The Life and Legacy of the Revolutionary ‘Prince of Pleats’: Issey Miyake
Words: Charlie Lake
Issey Miyake, a man who disrupted the fashion industry by revolutionising fabric design, has tragically passed away aged 84 from liver cancer. Japanese designer Issey lived a far from ordinary life, even as a young boy. At age 7, he experienced the 1945 bombing of Hiroshima first hand, causing him and his family to flee from the ruinous city. Despite this traumatic event, he went on to graduate from Tama Art University in Tokyo in 1964 with a degree in graphic design. His qualification enabled him to go on and work under Guy Laroche and Hubert de Givenchy in Paris. Miyake witnessed the 1968 student protests across France which gave him a credo that he carried with him for the rest of his career – that fashion should not just be about dressing the wealthy, but instead should fulfil a certain art form and function.
This belief, then, was the founding principle for his Miyake Design Studio, established in 1970. Miyake was so successful in his first year that he was able to show his first collection in New York in 1971. It was not until 1993, however, that Issey Miyake became a household name when he unveiled his ‘Please Pleats’ line - this served as a rebuttal of the extortionately priced and somewhat uninspired high-end fashion of the time. The trousers, tabards and capes in the collection featured permanent pleats and amazingly could never be creased. These were created by a heated pleating machine which meant that the fabrics could be rolled instead of folded and could also be machine-washed. The collection is still extremely popular today, with the Homme Plissé pleated trousers still being one of the most sought-after trousers due to their undeniable timelessness and versatility.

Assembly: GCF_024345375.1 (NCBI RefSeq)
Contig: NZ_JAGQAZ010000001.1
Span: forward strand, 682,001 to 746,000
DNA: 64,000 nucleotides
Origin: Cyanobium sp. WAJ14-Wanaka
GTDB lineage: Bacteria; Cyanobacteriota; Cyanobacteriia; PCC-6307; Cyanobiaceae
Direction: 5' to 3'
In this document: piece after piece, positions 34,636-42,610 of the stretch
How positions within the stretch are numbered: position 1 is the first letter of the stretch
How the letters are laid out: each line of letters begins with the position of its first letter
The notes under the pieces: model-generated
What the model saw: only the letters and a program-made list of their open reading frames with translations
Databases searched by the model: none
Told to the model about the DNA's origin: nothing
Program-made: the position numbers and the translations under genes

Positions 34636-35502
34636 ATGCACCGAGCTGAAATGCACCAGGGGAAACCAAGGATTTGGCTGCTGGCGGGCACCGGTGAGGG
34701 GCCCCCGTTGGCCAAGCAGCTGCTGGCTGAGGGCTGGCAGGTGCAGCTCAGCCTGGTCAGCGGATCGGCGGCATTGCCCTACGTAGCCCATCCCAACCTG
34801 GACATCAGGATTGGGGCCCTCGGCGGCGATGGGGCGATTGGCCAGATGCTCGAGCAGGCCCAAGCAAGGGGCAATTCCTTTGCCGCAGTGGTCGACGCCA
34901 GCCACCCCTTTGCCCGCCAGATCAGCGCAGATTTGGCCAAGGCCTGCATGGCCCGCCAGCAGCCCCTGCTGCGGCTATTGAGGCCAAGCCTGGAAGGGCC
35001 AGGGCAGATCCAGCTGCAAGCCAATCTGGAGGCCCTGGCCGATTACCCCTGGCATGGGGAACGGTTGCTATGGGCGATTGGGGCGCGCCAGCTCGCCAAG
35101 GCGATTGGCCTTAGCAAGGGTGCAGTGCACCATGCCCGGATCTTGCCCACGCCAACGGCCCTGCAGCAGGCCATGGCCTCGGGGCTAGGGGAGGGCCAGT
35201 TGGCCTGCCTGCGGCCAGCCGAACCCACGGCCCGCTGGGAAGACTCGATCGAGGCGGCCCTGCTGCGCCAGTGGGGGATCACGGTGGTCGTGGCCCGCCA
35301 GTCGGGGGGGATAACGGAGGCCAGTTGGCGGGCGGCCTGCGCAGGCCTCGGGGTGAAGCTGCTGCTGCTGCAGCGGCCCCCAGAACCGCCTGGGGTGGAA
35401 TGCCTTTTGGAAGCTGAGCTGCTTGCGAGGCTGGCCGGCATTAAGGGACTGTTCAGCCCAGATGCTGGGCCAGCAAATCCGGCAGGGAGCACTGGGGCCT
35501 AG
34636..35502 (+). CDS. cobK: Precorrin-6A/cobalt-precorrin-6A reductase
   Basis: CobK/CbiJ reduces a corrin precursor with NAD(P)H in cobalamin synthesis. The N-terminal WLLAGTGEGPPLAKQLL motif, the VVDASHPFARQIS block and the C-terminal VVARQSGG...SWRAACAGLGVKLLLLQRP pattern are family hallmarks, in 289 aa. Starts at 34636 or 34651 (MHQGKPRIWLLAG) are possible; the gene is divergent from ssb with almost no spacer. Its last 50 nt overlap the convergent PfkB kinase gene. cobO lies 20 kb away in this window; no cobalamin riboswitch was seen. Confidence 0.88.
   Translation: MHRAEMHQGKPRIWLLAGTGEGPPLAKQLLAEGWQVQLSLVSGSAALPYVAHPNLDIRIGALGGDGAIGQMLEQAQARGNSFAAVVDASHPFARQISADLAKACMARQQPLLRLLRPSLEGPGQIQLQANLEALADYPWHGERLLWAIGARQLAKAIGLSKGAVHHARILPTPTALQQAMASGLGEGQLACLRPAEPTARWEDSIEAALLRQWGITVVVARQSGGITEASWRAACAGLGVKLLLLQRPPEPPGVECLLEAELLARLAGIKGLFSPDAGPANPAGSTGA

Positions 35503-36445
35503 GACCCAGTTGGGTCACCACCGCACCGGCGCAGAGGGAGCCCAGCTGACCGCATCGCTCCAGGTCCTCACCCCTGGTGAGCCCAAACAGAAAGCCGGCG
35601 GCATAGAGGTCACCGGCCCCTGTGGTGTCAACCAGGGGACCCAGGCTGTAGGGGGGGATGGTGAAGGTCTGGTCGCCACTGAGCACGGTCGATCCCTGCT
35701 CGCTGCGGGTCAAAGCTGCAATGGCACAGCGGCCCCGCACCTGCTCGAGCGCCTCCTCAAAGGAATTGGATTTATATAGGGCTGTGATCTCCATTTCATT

Miyake rallied against the extremely damaging fast fashion culture that is having a destructive effect on our environment right now. He spent his early career experimenting with ways to simplify the construction of clothes by using fewer pieces of fabric. In the late 90s, he revealed a solution to this problem, which he coined the ‘One Piece of Cloth’ idea, which later became abbreviated to ‘A-POC’. This pioneered the technique of using just a single tube of fabric to make garments, cutting down on waste materials. Another, more simple way in which he combatted fast fashion culture was to ensure his pieces could be worn whenever with whatever, circumventing any possible microtrends. He certainly achieved that for the most part; the trousers, jackets, tops and womenswear show no signs of becoming any less popular, over two decades on from their initial release.
As well as designing clothing, Issey Miyake also created numerous fragrances under the same name; the most popular of which being L’eau D’Issey. This powerhouse fragrance was inspired by traditional Japanese baths and the smell of yuzu, a citrus fruit from Japan. Another key achievement for Issey was being entrusted as a stylist for his most famous client, Steve Jobs; he created the signature black turtle-necksweatshirt that the Apple founder wore with jeans day in, day out. Other celebrities that sported the utilitarian garments include Robin Williams, Meryl Streep, Kim Kardashian and Rihanna, to mention just a few.
Issey’s precision and innovation left a permanent mark on an ever-changing industry that would do well to find another artist who cared for their product as much as the late Mr Miyake did. As per his request, there will no memorial or funeral service, but his work will certainly not be forgotten for generations to come.